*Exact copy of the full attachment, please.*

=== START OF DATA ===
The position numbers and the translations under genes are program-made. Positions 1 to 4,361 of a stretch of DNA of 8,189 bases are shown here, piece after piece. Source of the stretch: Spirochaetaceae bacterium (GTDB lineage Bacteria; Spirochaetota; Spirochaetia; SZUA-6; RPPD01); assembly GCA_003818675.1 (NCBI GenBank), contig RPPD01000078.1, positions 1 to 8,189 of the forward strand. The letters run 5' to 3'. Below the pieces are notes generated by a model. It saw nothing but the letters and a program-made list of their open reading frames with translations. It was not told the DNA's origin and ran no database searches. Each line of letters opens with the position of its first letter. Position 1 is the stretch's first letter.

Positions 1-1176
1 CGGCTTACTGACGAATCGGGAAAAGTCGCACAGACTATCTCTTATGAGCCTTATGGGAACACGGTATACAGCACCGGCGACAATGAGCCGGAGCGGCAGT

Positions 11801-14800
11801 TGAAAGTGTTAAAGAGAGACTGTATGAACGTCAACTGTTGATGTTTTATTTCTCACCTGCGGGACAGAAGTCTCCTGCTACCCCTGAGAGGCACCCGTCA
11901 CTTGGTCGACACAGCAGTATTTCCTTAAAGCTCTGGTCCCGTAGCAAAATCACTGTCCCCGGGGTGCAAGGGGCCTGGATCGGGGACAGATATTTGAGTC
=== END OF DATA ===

The position numbers and the translations under genes are program-made. Positions 1 to 4,361 of a stretch of DNA of 8,189 bases are shown here, piece after piece. Source of the stretch: Spirochaetaceae bacterium (GTDB lineage Bacteria; Spirochaetota; Spirochaetia; SZUA-6; RPPD01); assembly GCA_003818675.1 (NCBI GenBank), contig RPPD01000078.1, positions 1 to 8,189 of the forward strand. The letters run 5' to 3'. Below the pieces are notes generated by a model. It saw nothing but the letters and a program-made list of their open reading frames with translations. It was not told the DNA's origin and ran no database searches. Each line of letters opens with the position of its first letter. Position 1 is the stretch's first letter.

Positions 1-1176
1 CGGCTTACTGACGAATCGGGAAAAGTCGCACAGACTATCTCTTATGAGCCTTATGGGAACACGGTATACAGCACCGGCGACAATGAGCCGGAGCGGCAGT

Positions 11801-14800
11801 TGAAAGTGTTAAAGAGAGACTGTATGAACGTCAACTGTTGATGTTTTATTTCTCACCTGCGGGACAGAAGTCTCCTGCTACCCCTGAGAGGCACCCGTCA
11901 CTTGGTCGACACAGCAGTATTTCCTTAAAGCTCTGGTCCCGTAGCAAAATCACTGTCCCCGGGGTGCAAGGGGCCTGGATCGGGGACAGATATTTGAGTC